Well, if this plot sounds familiar, then bingo!  Or, should I say, “boing!”  you win world domination.  Because, of course, it is a ripped off version of “Lord of the Rings.”  Only without the good characters, dialogue, acting, direction, cinematography and anything else that can and should create a decent film.  Add to that, bad animation and really bad jokes, and you’ve got “Doogal.”  Just get a load of some of these pitiful puns:

  • “I have a bone to pick with you” (speaking to skeletons).
  • “Why do I always get the shaft?  Lucky I have tunnel vision” (spoken by the train, while traveling through a tunnel).
  • “After winter it’s time for spring!” (by one of the two spring characters)
  • “You, a guard!  You couldn’t guard underarm odor!”
  • “I was supposed to be your knight in furry armor” (spoken by Dougal, the dog).

Have you had enough yet?  Ah, but wait.  I still have the worst joke of the film.  Are you ready?  Here it comes – and I promise I am not making this up:  “One spring to rule them all.”  Aha!  Now we know why the villain was a spring.  So they could use this joke!

For the sake of more puns, we’re also subjected to a litany of pop culture references that include Blue Man Group, Phil Collins, Harry Potter, C.S.I. and the overused phrases of “Whassup?” and “Peace Out!”  I guess the screenwriters were trying to emulate the postmodern witticisms of “Shrek,” but suffice to say that they did not succeed.  The film doesn’t even have a decent message.  Well, there is something about the importance of friends, but woop-dee-do.  Even my three-year-old understands that.  And that cliché is still buried among the fart jokes, bad dialogue and brain-numbing plot.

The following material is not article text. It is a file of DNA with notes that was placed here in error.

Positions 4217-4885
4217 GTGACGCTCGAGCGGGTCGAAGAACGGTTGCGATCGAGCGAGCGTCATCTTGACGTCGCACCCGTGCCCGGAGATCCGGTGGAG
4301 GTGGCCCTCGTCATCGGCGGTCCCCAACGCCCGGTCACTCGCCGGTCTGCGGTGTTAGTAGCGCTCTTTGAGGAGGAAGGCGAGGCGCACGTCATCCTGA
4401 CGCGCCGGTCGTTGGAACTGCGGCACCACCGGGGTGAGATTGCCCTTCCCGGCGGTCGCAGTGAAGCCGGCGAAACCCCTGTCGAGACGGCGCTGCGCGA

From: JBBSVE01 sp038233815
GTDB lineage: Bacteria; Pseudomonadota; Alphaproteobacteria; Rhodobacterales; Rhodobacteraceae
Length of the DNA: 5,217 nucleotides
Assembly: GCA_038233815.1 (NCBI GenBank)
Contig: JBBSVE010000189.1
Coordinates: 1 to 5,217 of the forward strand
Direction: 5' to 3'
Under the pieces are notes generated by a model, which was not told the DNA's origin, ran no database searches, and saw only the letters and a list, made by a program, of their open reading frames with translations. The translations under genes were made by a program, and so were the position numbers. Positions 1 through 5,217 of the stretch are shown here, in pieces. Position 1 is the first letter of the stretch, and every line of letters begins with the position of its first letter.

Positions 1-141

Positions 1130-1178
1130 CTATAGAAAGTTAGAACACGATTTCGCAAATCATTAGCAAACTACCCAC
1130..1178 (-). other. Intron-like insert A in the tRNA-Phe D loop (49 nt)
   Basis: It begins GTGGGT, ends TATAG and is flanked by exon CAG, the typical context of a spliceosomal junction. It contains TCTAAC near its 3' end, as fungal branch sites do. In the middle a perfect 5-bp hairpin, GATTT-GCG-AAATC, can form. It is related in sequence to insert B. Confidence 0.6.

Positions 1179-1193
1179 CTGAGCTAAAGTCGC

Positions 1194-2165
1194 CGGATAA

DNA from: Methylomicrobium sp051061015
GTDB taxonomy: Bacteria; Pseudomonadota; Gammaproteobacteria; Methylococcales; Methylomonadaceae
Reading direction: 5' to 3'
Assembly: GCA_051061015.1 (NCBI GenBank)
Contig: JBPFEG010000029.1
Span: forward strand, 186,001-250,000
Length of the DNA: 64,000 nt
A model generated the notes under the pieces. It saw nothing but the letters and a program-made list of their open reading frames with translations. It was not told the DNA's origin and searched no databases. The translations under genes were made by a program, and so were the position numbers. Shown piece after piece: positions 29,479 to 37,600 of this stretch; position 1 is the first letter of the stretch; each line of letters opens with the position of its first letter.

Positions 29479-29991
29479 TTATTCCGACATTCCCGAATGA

If there is a decent line in the film, it comes from Jon Stewart, when he threatens the snail with garlic butter, or perhaps his comment, “No, Sam.  The evil laugh comes from the back of the throat, like this.”  But honestly, that’s it.  Even the acting, a stellar lineup of talent if ever there was one (except Tay, who offers a poor Doogal), can’t overcome this cinematic catastrophe, which is wrapped in animation that looks like claymation mixed with early '70s cartoon “technology.”  I mean, the dog doesn’t even walk, okay?  He hops.)

An Americanized version of “The Magic Roundabout," a popular television show during the '60s on European television stations, “Doogal” – like most remakes – should have just stayed in the old memory box.   For good animation with a strong message, instead check out VeggieTale’s “Lord of the Beans,”  a well-made, witty spoof of “Lord of the Rings.”

AUDIENCE:   8 and up


  • Drugs/Alcohol:    None.
  • Language/Profanity:   None.  However, multiple characters rudely pass gas throughout film, without apology or rebuke.
  • Sexual Content/Nudity:  None.
  • Violence:   Mild peril and discussion about death, as in sorcerer’s instructions to guard: “Pain, misery and torment will be on your daily to-do list, and your only break is death.”